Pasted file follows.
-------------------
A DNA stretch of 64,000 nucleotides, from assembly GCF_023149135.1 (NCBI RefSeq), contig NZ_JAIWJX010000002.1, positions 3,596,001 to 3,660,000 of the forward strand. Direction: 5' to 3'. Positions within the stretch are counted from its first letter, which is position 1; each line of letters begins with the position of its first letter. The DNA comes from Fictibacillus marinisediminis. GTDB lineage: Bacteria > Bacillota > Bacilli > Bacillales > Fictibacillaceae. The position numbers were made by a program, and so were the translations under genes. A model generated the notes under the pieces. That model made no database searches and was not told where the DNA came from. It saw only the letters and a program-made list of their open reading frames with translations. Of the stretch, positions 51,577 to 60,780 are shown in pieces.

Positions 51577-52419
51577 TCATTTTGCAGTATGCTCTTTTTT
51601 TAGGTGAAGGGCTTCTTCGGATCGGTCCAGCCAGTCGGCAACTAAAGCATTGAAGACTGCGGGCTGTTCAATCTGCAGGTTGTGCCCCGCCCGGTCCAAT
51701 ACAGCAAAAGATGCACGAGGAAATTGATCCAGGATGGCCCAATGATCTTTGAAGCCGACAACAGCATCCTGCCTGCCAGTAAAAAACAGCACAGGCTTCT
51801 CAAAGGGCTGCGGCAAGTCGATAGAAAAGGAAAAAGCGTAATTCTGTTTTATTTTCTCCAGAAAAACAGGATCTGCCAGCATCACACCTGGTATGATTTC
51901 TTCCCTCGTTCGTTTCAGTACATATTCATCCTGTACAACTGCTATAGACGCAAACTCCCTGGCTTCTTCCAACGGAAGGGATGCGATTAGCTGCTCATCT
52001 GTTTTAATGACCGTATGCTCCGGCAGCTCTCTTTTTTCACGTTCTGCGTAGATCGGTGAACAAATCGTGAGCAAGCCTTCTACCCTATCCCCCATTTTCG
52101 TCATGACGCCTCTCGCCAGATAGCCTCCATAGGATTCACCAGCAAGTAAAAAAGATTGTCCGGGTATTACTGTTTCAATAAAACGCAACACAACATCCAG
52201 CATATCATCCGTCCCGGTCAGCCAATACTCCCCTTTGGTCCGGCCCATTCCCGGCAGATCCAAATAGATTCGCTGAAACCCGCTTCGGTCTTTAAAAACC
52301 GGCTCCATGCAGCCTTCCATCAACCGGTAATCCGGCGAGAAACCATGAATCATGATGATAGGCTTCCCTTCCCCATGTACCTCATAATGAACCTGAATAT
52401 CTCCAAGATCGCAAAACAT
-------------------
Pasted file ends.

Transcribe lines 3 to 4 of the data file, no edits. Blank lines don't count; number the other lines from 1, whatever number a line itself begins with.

51577 TCATTTTGCAGTATGCTCTTTTTT
51601 TAGGTGAAGGGCTTCTTCGGATCGGTCCAGCCAGTCGGCAACTAAAGCATTGAAGACTGCGGGCTGTTCAATCTGCAGGTTGTGCCCCGCCCGGTCCAAT